Hope Star from Hope, Arkansas on September 14, 1939 · Page 3
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Hope Star from Hope, Arkansas · Page 3

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Hope, Arkansas
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Thursday, September 14, 1939
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Page 3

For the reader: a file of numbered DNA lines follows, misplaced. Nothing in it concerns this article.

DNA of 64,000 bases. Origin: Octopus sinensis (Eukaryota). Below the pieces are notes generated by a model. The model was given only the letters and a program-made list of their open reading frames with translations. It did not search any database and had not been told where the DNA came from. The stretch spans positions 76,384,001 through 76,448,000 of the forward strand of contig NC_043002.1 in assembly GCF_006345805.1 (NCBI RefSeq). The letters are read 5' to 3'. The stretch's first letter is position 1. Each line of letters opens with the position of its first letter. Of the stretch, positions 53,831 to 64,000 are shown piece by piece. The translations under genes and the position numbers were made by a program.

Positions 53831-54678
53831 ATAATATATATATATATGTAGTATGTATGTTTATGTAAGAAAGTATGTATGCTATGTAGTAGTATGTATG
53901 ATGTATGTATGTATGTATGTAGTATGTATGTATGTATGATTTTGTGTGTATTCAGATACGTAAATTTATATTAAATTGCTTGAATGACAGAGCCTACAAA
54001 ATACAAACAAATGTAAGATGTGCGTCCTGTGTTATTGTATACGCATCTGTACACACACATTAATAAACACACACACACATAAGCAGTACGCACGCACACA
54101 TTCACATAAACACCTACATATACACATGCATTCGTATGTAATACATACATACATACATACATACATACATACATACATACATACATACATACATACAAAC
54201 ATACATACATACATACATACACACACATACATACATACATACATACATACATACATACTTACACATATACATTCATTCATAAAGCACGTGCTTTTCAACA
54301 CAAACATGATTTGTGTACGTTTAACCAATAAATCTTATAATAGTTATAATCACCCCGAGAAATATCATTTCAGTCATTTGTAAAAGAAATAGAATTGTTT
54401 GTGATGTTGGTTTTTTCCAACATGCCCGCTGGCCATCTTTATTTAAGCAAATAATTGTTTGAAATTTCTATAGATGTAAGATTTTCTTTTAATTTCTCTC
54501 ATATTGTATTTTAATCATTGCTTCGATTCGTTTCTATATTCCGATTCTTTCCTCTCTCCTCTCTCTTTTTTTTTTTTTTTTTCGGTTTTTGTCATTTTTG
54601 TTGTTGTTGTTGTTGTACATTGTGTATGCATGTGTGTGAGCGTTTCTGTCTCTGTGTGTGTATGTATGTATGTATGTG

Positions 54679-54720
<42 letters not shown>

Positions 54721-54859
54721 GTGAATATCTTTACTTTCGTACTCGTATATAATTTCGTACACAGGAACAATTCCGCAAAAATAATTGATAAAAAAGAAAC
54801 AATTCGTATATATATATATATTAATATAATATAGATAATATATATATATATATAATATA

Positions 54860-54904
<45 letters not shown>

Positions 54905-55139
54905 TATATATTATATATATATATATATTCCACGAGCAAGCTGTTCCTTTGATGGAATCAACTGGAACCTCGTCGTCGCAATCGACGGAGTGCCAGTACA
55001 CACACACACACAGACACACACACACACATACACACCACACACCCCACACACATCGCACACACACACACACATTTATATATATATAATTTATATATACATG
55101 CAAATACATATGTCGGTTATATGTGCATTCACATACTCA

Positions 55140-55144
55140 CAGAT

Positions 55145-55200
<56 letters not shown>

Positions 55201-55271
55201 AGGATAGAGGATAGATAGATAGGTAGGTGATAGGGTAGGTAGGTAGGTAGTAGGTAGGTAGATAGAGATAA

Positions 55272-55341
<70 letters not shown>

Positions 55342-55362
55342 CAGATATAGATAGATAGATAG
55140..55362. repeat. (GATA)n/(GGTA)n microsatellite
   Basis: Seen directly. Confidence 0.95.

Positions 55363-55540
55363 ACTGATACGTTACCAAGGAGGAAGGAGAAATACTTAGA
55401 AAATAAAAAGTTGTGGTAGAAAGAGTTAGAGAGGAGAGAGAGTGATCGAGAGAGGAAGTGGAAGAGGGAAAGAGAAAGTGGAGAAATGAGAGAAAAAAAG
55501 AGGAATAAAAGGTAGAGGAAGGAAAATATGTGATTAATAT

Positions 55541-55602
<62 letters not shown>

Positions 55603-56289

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Thursday, September 14, 1939 HOPE STAR, HOPE, ARKANSAS PAGE THREE SOCIETY Jvtra. Sid Henry Telephone 321 Opimi tunily Wilh doubt imd dismay you arc smitten, You think there's no chance for son? Why ( (he best books haven't been written, The best race has not been run, Tho best .score hasn't been nmde yet, the best song hasn't been sung, Tho bosl tune hasn't been played yet: Cheer up, for Ihr world is young! No chance'.' Why the world is just eager Fur things , Unit you ought to create; Its Mori 1 of Inn- wealth is .still meagre, Its needs aie incesant and great; For the best verse hasn't been rhymed yet, The bet hone han't been planned. Tho highest peak hasn't been climbed yet, The mightiest rivers aren't spanned; Uoii't worry and fret faint-hearted, The chances have just begun, {•'or the best jobs haven't been .started, The best work hasn't been done. —Selected. Mis. J. B. Bny.l and Mrs. Helen Jenkins and little son, who have been yue.sts of Mrs. M. H. Barlow WHEN A COLD THREATENS YOU DO THIS To help prevent colds developing, use this specialized medication at first warning sniffle or sneeze. ^ ^" *^ *^ omul* ur Micc^c.. ' VA-TRO-WOL ami family for the past week will leave Friday for their home in Corpus Christie, Texas. David Ruffin Boyelt of Dallas, Texas is the guest this week of his grand parents, Captain and Mrs. H. A. Boyctt and Mrs. D. B. Thompson. Mrs. J. Proctor Hill and little son of EIDorado arc guests of Mr. and Mrs. A. M. Sfiuncler.s mid other relatives. Miss Hiiltic Richardson, principal of Oglcxby .School has returned from Warren where she was culled In ;it- tenil the funeral (if her uncle, Mr. John W. Richardson of that City, II wiis the privilege of (he writer of this column to count Mr. Richardson as one of her friends, and it is with deep regret that we note his passing, for flu- belonged tn that class, who believed, in and practiced "Brightening the Corner In Which He Liv- Fricnd of Mr. A. C. Monts will be glad to know that he is convalescing from a recent illness at Julia Chester Earlie Archer Jr. and Frcx Taylor left Tuesday night for Kayatcvillu to enroll at the state University. After a three weeks visit with relatives and friends in Hope, Washington and EIDorado, Mr. and Mr;;. Claude Johnson have returned to their home in Washington City. Bleyins Schools Will Open Monday Expect Increased Enrollment — Nine School Buses to Operate Tho nievin.s schools open Monday, .September 18lh. The Blevins school system is one Hope Melon Creates Sensation on Arrival for Idaho Governor F. McFaddin Sends 110-Pound Watermelon, But Fails to Receive 100-Pound Potato From Idaho's Chief Executive E. f largest rural .schools in this part of the stale. Its nine .school buses will transport to and from school E, F. McFaddin of Hope recently sent a 110-pound watermelon to Governor C, A. Bollolfscn of Idaho, carrying out his part of an agreement made this summer with the Idaho governor. Tlie agreement with governor was approximately 800 boys and girls daily! | that Mr. McFaddin would send a Tlu- I!):I9-<IO faculty members are: A. B. Welheringion, .superintendent. Paul Power, principal, Blevins high .School, George Hunler, ncah and social science. Elsie Held, High School English. Paul Henley. Science. Vesta Home, Home Economics. L. J. Brown, Jr. culture. vocational agri- Is Smit-hl NEW YORK - Bob Mcl.,c-.,| j ;; si ill being sought by the Brooklyn professionals. All-Amcdii-an hack muie than they a IT paying Clarence (Acd Parker, (heir current backficlil Mar, which is finite :i hit. Mrs. S, V. Benson, Jr. High School English and Social Science. Clyde Martin, principal, Blevins elementary school. Mrs. Paul Henley. Blevins elementary teacher. 8u/.an Sage, Blevins elementary teacher. Margaret Gray, Blevins elementary teacher. Mrs. Ethel Gayle, teacher. Blevins elementary Scott, Blevins elementary teac- er. Mrs-. Warren Nesbitt, mentary teacher. Ha/el Gufl'y. Music. Blevins ele- Clift arris, principal, McCaskill Jr. High School. Mis. Wnofirow •School teacher. Nell Henry, McCaskill teacher. Erie E. Kelly. leaeher. Gentry, Jr. High elementary elementary Mr Sanders Muses. McCaskill clc- menlury teacher. A. r'artilty meeting will be held at Hie IVlviiis llijLili School building at melon weighing more than 100 pounds— ami in cxchnngc the governor would send Mr. McFaddin a potato weighing 100 pounds or more. From a list of newspaper clippings md letters Mr. McFaddin has received recently—the melon's arrival created a sensation at Boise, Idaho, and •jlhcr places in the northwestern state. A letter from thc Idaho governor lo Mr. McFaddin says: "I am sending you by express, a box of fancy Idaho Russet potatoes and .sweet Spanish onions, that should arrive at your address shortly, and I hope you receive the same enjoyment from them that I had from the superb watermelon which you sent to me. "Not only did this watermelon make a meal for my family and my friends, but in addition, half of it was sent to the local children's home where some eight-odd youngsters got a good taste of an Arkansas melon. "When I volunteered to send you an Idaho potato as large as the melon, that you jovially .said you were going to send me, I had little expectation of having to fulfill my part of the agreement. After receiving thc melon, however, I knew that I Would have to do my part, so I sent out a request for a onc-hundrcd-opnud potato. "Eventually, I was able to secure a box of palatocs and onions mixed. The onions were produced on thc THE THEATER farm of Mr. Howard Simpson of-established Param, and Mr. F. B. Kelly of Cald- woll produced the potatoes. for both a luscious surprise and a tough job. "Edward F. McFaddin, Hope, Ark., gave the Post-Register advance information on what is to come. "Representative of Rotary International, Mr. McFaddin was one of the principal speakers at thc Rotary district convention here this summer. It was during the convention that he met Governor Bottolfsen. "In a letter lo daho's chief executive, copy of which was sent lo Thc Post-Register, the southerner said: "In thc course of one or thc other of our conversations, said something about Hope, Ark., being thc homo of Ihc world's largest watermelons, and told you that we raised watermelons down here that weighed as much as 155 pounds; and that it was not an uncommon thing at all for a watermelon to exceed 100 pounds in weight. "Since 1 was a guest.in your slate, you were polite enough not to question my veracity by outright statement but by lifting of the eyebrows and other innuendos, I could easily see that you were somewhat dubious of my veracity. "You (old ihe (hat whenever I sent you a watermelon that wegihed JOO pounds you would send me an Idaho potato that weighed 100 pounds. "Well, governor, by express, I r sending you a Hope, Ark., watermelon that just before shipping weighed 110 pounds. "I would appreciate it if you would a picture made of this melon and have picture made of this melon and make a certificate as to the weight of the melon so that thc veracity of one more Arkansas fellow can be i insc thoroughly in fresh solvent. If the hat needs reblocking use a round bowl or deep saucepan somewhere near your headsize for a mold. First stretch a clean cloth over the bowl, pinning the corners underneath. Tliis gives .something to fasten the padding to. Pad the mold until It is the right size and shape and cover smoothly with a piece of muslin. The hat must be thoroughly moist before blocking. Steam it from the inside by holding it over the spout of a steaming teakettle. Then stretch it over the mold, pushing and pulling it into shape until it fits the mold IN NEW YORK NEW YORK — The Laws arm is reselling out again for the entrepreneurs of chance. That periodic drive against gamblers has been resumed and, here and there, you hear of a dispirited raid upon a roulette wheel, a "birdcage' 'or a faro table. To the youngsters reared on swing, coctails, hot Mikados and goldfish- gulping, these invasions of the cor- smoothly and snugly. Tie cord tightly ridors of chance sound melodramatic it the head size line to hold it place. Continue to steam the felt and push and stretch it until it comes to the desired shape. Do not remove from) "j the block until the felt is thoroughly dry. Thc brim may be stretched and worked by hand and pressed with a wnrrn iron. Rub thc hat lightly with sandpaper and finish by brushing with a soft brush. Begin at the tip of the brown and brush around and around in one direction working outward until the entire surface is smooth. Sometimes a felt brim can bo given a fresher look if the edge is trimmed a little. Lay it on a flat surface and cut with a ra/.or blade held at right angles. With electricity now being used by many rural families and becoming a possibility for many more, the importance of all members of the family understanding saftey rules in order lo lirevent fires from short circuits can- ont be overemphasized. Whether the house is just being wired for the first time or has had an electric system for years, it's well for and exciting. To New York's elders the gamblers' nests of today seem fordid and trivial by comparison with their own memories of a bygone era. was chinning with a gray beard the other evening ,a.s lie was wistfully recalling the shimmering eve when Kichard A. Canficld, at connoisseur, man of leUers gambler exlroitlinary, glittered on the front pages of. old New ;York. When his ultra-exclusive deri raided one cold bleak December night by William Travers Jerome, thc Dewey of his day, people scanned the headlines with incredulity. It was not possible they exclaimed. "You can't close Canfield's" was the protesting cry. His massive, four-story brownstone structure on East Forty-Fourth Street, with its magnificent art gallery, which scred as a fabulous gambling niche for multi-millionaires had defied the authorities for years. Millionaire Clientele Canfield operated simultaneously three dens in Manhattan, Saratoga and Newport. Stakes hit new high at his places. His plungers were the creme ynd as he started to stroll out of the room, mumured solicilusly to Gates, "Are. you sure that's enough?" Gates didn't reply and played on doggedly for the next two days. When he reached for his lop hat, he had not only recouped his lossses, but had won an addition ?150,000 besides! —But Canfield Couldn't Gamble Canfield was the paradox of his New York age. As one columnist remarked "He could talk intelligently on anything." An art critic, man o£ letters, financier, he delved into abstractions and sciences. But there was one thing he could not do suavely. He could not gamble. HE hardly knew how! He was a "gentleman" to the finger tips. He liked the credit system to indicate his polite and ungra.sp- ing manners. As ho often put it Til trust any millionaire!" Though he accumulated a quarter of a million dollars in bad checks and I. O. U.'s he rarely asked a man in debt lo quit. But he never delayed thc winner's stakes, paying them in Vas checks or cash, as they preferred. . - t .-w~,-.-,. *..,., jj, u, •£ ) <_i ti w «i v LIU; UI tJj every adut member ol the family to d e la crcme of .society and finance 11 M/-Ini'i_'4 n»rl i ttli r\4 +1-..-. f,,,,~ 1.,,.. : „ f . • "->*"« nii*_v,. understand what the fuse box is for and what to do if a fuse blows out. Fuses, or circuit breakers are the safety valves in the electrical system. . "Any one who cant afford to lose 550,000 comfortably,' Canfield boasted, "is not desired.' And two heavy doors He always kept a half-Vnillion dollars in cash on hand—for such prospects. Well, the District Attorney finally crashed into this plush. Clandestine world that was one of the se- crctely glamorous things about old New York. . New Under-arm • Cream Deodorant safely Stops Perspiration nmui,y vtiivua in me uiecuicai system. ,,,;,i . . u . * , , -- —Extra fuses should be kept on hand ™ th u " obslr ^ "«* 1'cepholes kept out „ i_, _.., rm' ... _t__..,,, the undersirablcs. "Well, governor, hero's pound watermelon. Now. the 100- do your TALBOT'S Girls School DRESSES An outstanding group of well made and attractive School Dresses. iMaii.v nalioiially advertised brands in this group. PRINTS .lust received a new shipment of Beautiful Fall Prints. All Fast Color. Yard Boy's School PANTS Large assortment of si/.cs and cnlors in Boys "Longies" School Pants. Well made to stand hard AI Tho All kids who plan to enter the Wi/^inl nf Oz contest must be in the lohliy of the Saenger Theatre in mii.-ciiiarade by I wo o'clock Saturday afternoon. The judging for Ihc four |:ri/.e.s will .start at 2.15. Tne contest is open for every kid in Hnpe who is twelve or under. (iThe rules are simple. All you have to S do i.s tn masquerade as one of thc | five principle characters found in thc , Star and lobby of thc Sacngcr. j The first prize will be a new five ! (lolla,- bill. Second, third and fourth prizes will be a months pass to the Saenger. | The three judges will be announced in Friday's Star. a one hundred pound potato, but was forced to break it up into little chunks to get it into a box., The chunks are being forwarded to you. Idaho is very pround of her pota- 'ocs and onions and I hope you will find these enjoyable." Editor's note: The shipment of potatoes and onions have arrived. They arc on display at Monts Seed store. The potatoes are large—but the governor so far has been unable to carry out his part of thc agreement —a 100 pound watermelon for a 100- pound potato. Mr. McFaddin has various newspaper clippings about the arrival of the Hope watermelon in Idaho. Here is one from thc Post-Register, published at Idaho Falls, Idaho: "Because he "lifted his eyebrows" and offered "other innuendos" when best on the potato. Sincerely, K F McFaddin. With the school wear. Little Favorite Boys Shirts Fast color-Vat Dyed, Good Patterns, A real buy for school wear. Sizes 6-14 49o y 2 PRICE Remnant Sale OVER 200 PIECES Cretons, Broadclothes, Alpacas, Prints. Large Assortment colors, patterns. Friday Morning-830a.m. Yz PRICE Ladies Pajamas - Gowns A special group of regular 98c Pajamas and Gowns. Rayons, silks and crepes. Printed and Solid Colors. A real Talbot Value >•<>•€& Ladies Rayon J'lain or Lace Trim and "llfC Boys and Girls Plain or Fancy Pr. •u> t& M w SHORTS One Group Boys | Shorts — Specially Priced. Sizes (i-l!i. Ideal for school I Talbot's "We Outfit the Family" FRIDAY - SATURDAY JACK HALEY ADOLPHE MENJOU "THANKS FOR. EVERYTHING" — and — BOB STEELE The Gallant Fool' — Plus — CHAPTER ONE "OVERLAND WITH KIT CARSON" — and — LAST CHAPTER OF "MANDRAKE" Hempsfcead Home Agent Melva Bullington With winter coming on and good budget keepers checking over last winter's wardrobe to see what articles can be revamped for another season's wear a little attention should be given to last winter's hat as well as last winter's dresses. ir'sjES^js^^^x^iTS'^.iK about 100-pound watermelons Governor C. A. Bottolfsen of Idaho is in 9:45 a. m., Friday September ISlh. Bus drivers will meet Saturady September 16th, at 1 p. m. Football prospects arc very bright. Only two men were lost from last year's squad. There is plenty of new material to fill their positions. The opening game at Blevins will be with Amity, September 29. CHURCH NEWS WAR NEWS Scenes in Europe Farley Speaks from Italy THURSDAY - FRIDAY (he supreme screen achievement of 1939! Twentieth Ceniutv-Fo* ptctanli Dorryl F. Zonuck's Production ot 1MLEY**/ LIVINGSTONE Waning SPENCER TRACY -ltd NANCY RICHARD KELLY-GREENE WALTER BRENNAN CHARLES COBURN 'jirCedricHAROWICKt HENRY HUH , fHENRY TRAVERS\i . .Dirtclcd by Htnty Kin} ( HOPE GOSPEL TABERNACLE Rev. James E. Hamill Pastor I?cv. James E. Hamill,' pastor, of the Hope Gospel Tabernacle, has returned from Springfield, Mo., where he attended thc twenty fifth anniversary General Council of the Assemblies oC God, and will fill Ihn pulpit at thc Tabernacle both Sunday morning, when he shall speak on "A Good Appetite," and Sunday night when the subject will be, "Distrub- ing Public Worship." At the close of the Sunday School Mr. Hamill will give a report of thc General Council, which he says is Ihc best ever held. Between four and five thousand people attended this meeting, and according lo Rev. Hamill many real constructive policies were adpot- cd, dealing with foreign and home missions .development of new Sunday Schools, and establishment of new churches, et. In thc past two years more than 2,000 new Assembly of God Sunday Schools have been established. About 500 new churches have been founded, 48 of this number being in Arkansas. With approximately 300 persons pre- 1 sent at the first General Council 1 in Hot Springs, Ark., in IflH. the General Council has grown lo more, than 250,000 members in the U. S. A. with a church attendance which far exceeds this number. The Pentecostal Evangel, official organ of (he Assemblies of God, in the U. S. A., has thc alrgcst circulation of any denominational paper in the United Status, In ]9H its circulation was 12000, today thc circulation is KI.OOO weekly. Mr. Hamill says. One resolution of interest to pass Ihe Council unamiously was to send President Roosevelt a telegram commending him for his efforts to keep (he United States out of war, and urging that this country shall continue neutral in thc present European conflict. Rev. Hamill asked that all who arc interested in this work to be present Sunday for a detailed report. according to Mrs. Ida A. Fenton, Extension economist in home management, University of Arkansas College of Agriculture, its style and shape can be revevccl by home cleaning and blocking. Advising the use of carbon tctrach- loride, one of the best dry-cleaning solvents because it is noninflammable Mrs. Fenton provides thc following suggestions for cleaning and blocking Thc cleaning fluid should be used in a well-ventilated place, and there should be enough on hand so that the hat may be dipped into two seuaratc bowls. Any changes needed in the sape of the hat other than creases or tucks put in after blocking, should be made before cleaning. Then brush the hat well, dip in the dry-cleaning solvent brush well witJi a soft brush, and n case one blows out. There should 30 enougr circuits, each controlled by' Luxurious supers were served, gratis, i fuse to carry all the appliance the I"' <*>ursc, in the main dinning room, ionic is likely to have. | Costly cigars too were dispensed free When iv fuse blows out it's usually ' and so v .•.'ere wines of rare vitagc. -in indication that there is a short cir- Jo "" w - 'Bet-a-Million) Gates was cuit or an overload, according to Earl lne most colorful of all the Canfield L. Arnold, Exentsion agricultural engineer, University of Arkansas College of Agriculture. Perhaps too customers. Gates liked his faro and would play consistently for two or three days apparently withut both- many appliances have been connected j ering to sleep. He doted on lo.. 0 to one circuit. This trouble occurs ,sions and rarely lost at Canfield's ng ses- frequently in houses wired several years ago, before people began to have a variety of electrical devices, as mixers, dishwashers, waffle such such irons, percolators, fans, ra/.or, ' and! , warming pads, as' well as the refrigerator. washing machine, laundry, iron, and vecum cleaner. By removing fuses one at a time One clay, so the graybenrd's story goes, Gates was S150.000 behind and wanted to raise the ante to ?10000 which was fabulous for Canfield's. But the proprietor genially aproved -„ „ -..- -. - - Jets are seldom seen in modern wiring. and noting which lights and outlets 1 Those flush with the wall, ready to are 'dead", the blown fuse may be [ |_ a __^p lhe brass prongs of the plug," are found. A list of the lights and outlets on each circuit, placed near the fuse box is a help. If the cause of the difficulty is known, it is a simple matter to insert a good fuse. If the trouble has been merely an overload, the remedy is fewer lights or appliances on that circuit. If a broken or loose wire has caused a shore sicruit, the repair must be made by one who knows how, before a good fuse is inserted. Otherwise, thc fuse will go out again. If you do not know what the trouble is and how to remedy it, Mr. Arnold warns, get someone who does. Many persons remove plug by pulling on the cord instead of on the plug itself. Pulling on the cord eventually will break the fine wires that carry the current and a short circuit may result. Another bad habit is screwing in plugs with appliances attached to them so that thc cords twist and kink. Such plugs arc usually in two parts, and can be separated to screw in the part that goes into thc outlet. Better still, leave tre scrcww part in thc outlet and disconnect the part attached to the cord when using. Open socket out- 1. Does not rot dresses — docs not irritate skin. 2. No waiting to dry. Can be used right after shaving. 3. Instantly stops perspiration for 1 to 3 days. Removes odot from perspiration. 4. A pure white, grcaseless, stainless vanishing cream. 5. Arrid has been awarded the Approval Seal of the American Institute of Laundering, for being harmless to fabrics. 15 MILLION jars of Arrid iave been sold. Try a jar today! ARRID- At oil dtoret veiling toilet good* 1" («Uo in IQe and 59c j«r») John P. Cox Drug Co. r»I n M *& We Give Eagle Stamps Clearance Summer Dresses A. real savings at 99c-S1.99 LADIES Specialty Shop NEW FASHIONS BY THE YARD TARTAN PLAIDS A beautiful quality all wool 54 inch material in the most: striking patterns. Their colorings are si) rich, and their textures are so fine, $1.95 THISTLE BLOOM AM) STREAMLINES Two fi6 inch Woolen materials thai are just made for each other. One a solid color fancy weave, the other in the same shades stripes them. but with fancy running through $1.95 IT'S EASY TO SEW — Wilh the proper materials and MeCall PaltcM'iii. n's possible to style your warrlrolx. 1 to your individual requirement, unrl with MeCall Patterns it's over so easy lo .sc\v perfectly. HAYNES BROS. There KHbxtitute f»r SALE OF SUNRDIES SKRIP INK 6 colors PO-DO DOG FOOD 3 one pound cans THOR RAZOR BLADES Double Edge—50 blades CASHMERE BOUQUET SOAP—3 Bars for FOUNTAIN SYRINGE 2 Quart Size FallSiz* Electric Iron Gleaming Fin ith \ Priced low i guaranteed. Fresh Shipment Whitman's Sampler Just Received J Pound J 4 .5(1 .Box Prescriptions Have Been Filled at G-E Lamps All Sizes 15 Watt to 100 Watt Bring Us Your Next Prescription 1 O I L E T R I E S I'ONDS Cold Cream BARBARA GOULD Li,, Stick, Rouge, and Face Powder .S <t All for _. 'I PEPSODENT Tooth Paste . CLEANSING TISSUE •»«,» 5(10 Sheets . I vIC PH. WEST TOOTH BRUSH Formerly 5flc—Om Jit Purpose T4UC